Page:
In the Middle East, we seem to hear all too often about a ‘line being crossed’. I am going to keep with that tradition and say that last week’s coverage by the New York Times of the brutal murder of 18 year old Israeli soldier Eden Atias z”l, very firmly crossed a line. Atias was fatally stabbed by a 16 year old Palestinian, as he slept on a bus in the northern Israeli city of Afula.
It’s not unusual to see within the headlines and editorials of this famous New York newspaper, anti-Israel commentary, one-sided reporting, or the byline of Thomas Friedman boasting yet another attack on the policies and character of Prime Minister Benjamin Netanyahu.
However, as far as I am concerned, what finally tipped them over the line was the publication of a picture used to illustrate this savage murder.
As Simon Plosker, Managing Editor of Honest Reporting, brought to our attention in real-time, the picture that the New York Times chose to accompany the story was, ‘Not a photo of Eden Atias, not a photo of his mother mourning the loss of a son, we are treated instead to an image of the mother of the terrorist responsible for murdering Eden Atias, presumably mourning the fact that her son is now in Israeli custody”.
As someone who has been around imagery and newspapers all my working life, I have been part of that decision making process, as to how the editors choose what images the public see when they pick up their morning newspaper or open their favorite websites.
I understand the pressures of a newsroom, editorial deadlines and trying to find the balance between for example, a publisher’s personal political agenda, and the editor’s professional ethic.
The process involves bringing together a selection of photos supplied to the picture editor from a range of sources; news agencies and wire services, staff or freelance photographers, emergency services, and now even a cell phone snap taken by a passer-by.
Indeed due to cutbacks across the industry, there are fewer staff, under even more pressure, added to which they have to cope with social media and blogs breaking news in real time without the same demand for fact checking and accuracy.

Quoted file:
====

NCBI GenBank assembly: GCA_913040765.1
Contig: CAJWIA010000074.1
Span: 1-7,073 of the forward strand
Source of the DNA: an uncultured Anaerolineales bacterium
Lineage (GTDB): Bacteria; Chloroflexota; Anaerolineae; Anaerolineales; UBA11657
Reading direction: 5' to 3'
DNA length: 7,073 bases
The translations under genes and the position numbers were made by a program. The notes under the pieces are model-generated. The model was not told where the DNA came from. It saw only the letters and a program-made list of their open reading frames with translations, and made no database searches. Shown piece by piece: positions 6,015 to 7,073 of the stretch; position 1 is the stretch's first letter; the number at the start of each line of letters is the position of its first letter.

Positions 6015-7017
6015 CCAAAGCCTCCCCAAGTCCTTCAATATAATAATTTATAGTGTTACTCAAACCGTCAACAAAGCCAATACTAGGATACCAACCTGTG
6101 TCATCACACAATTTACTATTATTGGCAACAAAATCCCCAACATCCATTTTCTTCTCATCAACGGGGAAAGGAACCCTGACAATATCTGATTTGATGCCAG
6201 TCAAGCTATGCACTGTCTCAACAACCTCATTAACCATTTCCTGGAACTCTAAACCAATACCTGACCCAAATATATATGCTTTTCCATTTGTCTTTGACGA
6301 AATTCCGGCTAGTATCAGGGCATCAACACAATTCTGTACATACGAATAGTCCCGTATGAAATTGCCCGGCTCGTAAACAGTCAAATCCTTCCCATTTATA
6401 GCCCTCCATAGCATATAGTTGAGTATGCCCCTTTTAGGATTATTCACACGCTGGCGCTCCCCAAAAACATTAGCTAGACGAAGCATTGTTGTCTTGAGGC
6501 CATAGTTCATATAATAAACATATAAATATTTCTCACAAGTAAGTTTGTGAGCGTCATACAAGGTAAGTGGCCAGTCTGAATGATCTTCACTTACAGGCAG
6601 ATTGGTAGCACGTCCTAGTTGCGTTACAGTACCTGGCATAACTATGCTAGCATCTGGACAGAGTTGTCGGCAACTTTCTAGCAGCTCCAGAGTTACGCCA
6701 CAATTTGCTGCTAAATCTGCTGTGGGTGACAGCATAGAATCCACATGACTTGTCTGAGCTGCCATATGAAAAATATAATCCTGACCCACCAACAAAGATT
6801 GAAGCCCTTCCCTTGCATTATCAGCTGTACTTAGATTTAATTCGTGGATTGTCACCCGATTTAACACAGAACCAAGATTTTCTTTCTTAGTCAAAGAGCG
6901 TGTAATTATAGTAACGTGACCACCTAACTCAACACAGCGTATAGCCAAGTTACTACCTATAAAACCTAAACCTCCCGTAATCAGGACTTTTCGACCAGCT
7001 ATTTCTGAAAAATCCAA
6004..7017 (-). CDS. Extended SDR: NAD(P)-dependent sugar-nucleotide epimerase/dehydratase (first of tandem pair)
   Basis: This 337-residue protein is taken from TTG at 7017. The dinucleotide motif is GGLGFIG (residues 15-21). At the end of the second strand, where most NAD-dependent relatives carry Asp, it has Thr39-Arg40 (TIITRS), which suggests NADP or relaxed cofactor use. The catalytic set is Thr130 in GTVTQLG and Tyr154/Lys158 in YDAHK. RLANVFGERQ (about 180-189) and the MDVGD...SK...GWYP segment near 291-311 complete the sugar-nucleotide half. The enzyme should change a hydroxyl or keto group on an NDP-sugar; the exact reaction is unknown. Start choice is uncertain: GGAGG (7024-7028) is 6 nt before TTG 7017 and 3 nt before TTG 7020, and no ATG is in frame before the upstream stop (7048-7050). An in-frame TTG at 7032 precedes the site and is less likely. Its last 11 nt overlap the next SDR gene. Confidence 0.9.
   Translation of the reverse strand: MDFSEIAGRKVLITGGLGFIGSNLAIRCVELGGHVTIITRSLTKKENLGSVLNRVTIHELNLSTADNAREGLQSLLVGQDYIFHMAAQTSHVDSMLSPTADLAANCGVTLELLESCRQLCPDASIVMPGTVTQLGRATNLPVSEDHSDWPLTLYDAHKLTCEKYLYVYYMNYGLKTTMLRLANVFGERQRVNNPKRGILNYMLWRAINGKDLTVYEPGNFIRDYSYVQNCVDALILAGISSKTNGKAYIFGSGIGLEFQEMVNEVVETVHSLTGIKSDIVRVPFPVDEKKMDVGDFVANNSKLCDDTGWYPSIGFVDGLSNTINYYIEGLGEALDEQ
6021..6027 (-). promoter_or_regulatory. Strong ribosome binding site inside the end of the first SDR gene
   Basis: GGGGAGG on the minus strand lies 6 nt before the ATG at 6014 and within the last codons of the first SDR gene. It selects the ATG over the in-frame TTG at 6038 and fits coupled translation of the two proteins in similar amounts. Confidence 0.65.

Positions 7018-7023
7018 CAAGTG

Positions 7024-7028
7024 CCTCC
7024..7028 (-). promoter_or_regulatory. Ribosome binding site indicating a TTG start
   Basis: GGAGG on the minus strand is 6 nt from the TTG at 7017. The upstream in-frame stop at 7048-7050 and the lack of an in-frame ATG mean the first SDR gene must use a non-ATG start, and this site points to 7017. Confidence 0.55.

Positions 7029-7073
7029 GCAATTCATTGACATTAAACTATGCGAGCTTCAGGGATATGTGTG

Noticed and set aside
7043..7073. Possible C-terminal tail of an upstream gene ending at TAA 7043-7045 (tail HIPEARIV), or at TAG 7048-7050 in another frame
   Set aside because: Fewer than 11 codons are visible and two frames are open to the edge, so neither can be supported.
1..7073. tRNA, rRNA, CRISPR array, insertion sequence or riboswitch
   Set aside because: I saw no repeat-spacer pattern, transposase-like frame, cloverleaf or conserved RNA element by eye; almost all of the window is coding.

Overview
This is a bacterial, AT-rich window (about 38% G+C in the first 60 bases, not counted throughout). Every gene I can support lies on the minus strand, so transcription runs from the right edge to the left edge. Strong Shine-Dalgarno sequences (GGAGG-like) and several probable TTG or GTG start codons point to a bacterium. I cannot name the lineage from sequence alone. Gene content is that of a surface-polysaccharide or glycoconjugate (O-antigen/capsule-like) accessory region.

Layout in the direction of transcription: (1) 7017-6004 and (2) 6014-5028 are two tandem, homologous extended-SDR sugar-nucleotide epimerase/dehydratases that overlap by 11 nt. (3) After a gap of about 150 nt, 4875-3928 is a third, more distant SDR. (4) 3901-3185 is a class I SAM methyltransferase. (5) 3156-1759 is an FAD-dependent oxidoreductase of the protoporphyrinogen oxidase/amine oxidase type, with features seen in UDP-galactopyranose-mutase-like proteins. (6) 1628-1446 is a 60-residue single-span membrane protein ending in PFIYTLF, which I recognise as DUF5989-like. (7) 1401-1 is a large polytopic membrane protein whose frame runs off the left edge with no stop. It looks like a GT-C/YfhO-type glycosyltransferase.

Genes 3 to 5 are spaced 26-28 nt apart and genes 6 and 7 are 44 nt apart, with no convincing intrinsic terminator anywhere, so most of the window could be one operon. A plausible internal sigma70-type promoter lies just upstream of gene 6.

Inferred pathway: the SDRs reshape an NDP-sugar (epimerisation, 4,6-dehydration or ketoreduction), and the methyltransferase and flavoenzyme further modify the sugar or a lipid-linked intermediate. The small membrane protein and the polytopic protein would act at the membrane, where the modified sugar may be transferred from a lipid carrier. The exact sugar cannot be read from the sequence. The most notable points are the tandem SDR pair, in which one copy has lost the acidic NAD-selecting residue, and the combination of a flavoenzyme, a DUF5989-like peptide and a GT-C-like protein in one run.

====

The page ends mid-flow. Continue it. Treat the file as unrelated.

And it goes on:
However, in the case of the Afula bus station stabbing, the images from the scene while being incredibly hard to look at, were still respectful – Israel traditionally does not show pictures of dead bodies (and rightly so).
There was a clear picture of the seat on the bus where Eden had been sleeping next to the terrorist who murdered him, drenched with his blood. That is surely the picture that should be used. It captures the brutality of the killing, while reminding readers of the everyday scenario in which the murder took place.
The next images that emerged were pictures of Eden and his murderer, two children who perfectly highlight the sadness and futility of all of our situations. These two were logical pictures to illustrate the story.
After the funeral that same evening, a picture was taken of Eden’s family at the graveside, his coffin draped in an Israeli flag. This was circulated to the media, and used by the few outlets internationally that actually had the moral compass to publish the story of an 18 year old Israeli soldier being stabbed to death on a bus while he slept.
With all these images to choose from, the decision makers at the New York Times, in their infinite wisdom, decided to use an AP agency picture of the murderer’s mother and family which may have been specifically commissioned, or more likely, undertaken at AP’s own initiative, with the understanding the picture was more likely to sell to the international media.
On a professional level I want to believe that the picture editor at the New York Times supplied all of the mentioned images and relevant captions to the person writing the story together with a suggestion that the pictures of the blood stained seat and the images of both the boys be included for objectivity.
On a personal level I believe that there was never any intention by the paper to use these pictures objectively, as like numerous other media outlets worldwide, because Eden Atias was wearing a green Israeli army uniform the killing was somehow justified. By depicting the murderer somehow as the victim, and showing the mother of the killer as the ‘bereaved’, the paper is able to reinforce to its readers its perverted assertion that Israel is the aggressor, and the Palestinians are the oppressed underdogs.
By disregarding the reality, and choosing a narrative in this way, the New York Times has lost its own moral compass, and truly stepped over that fateful line.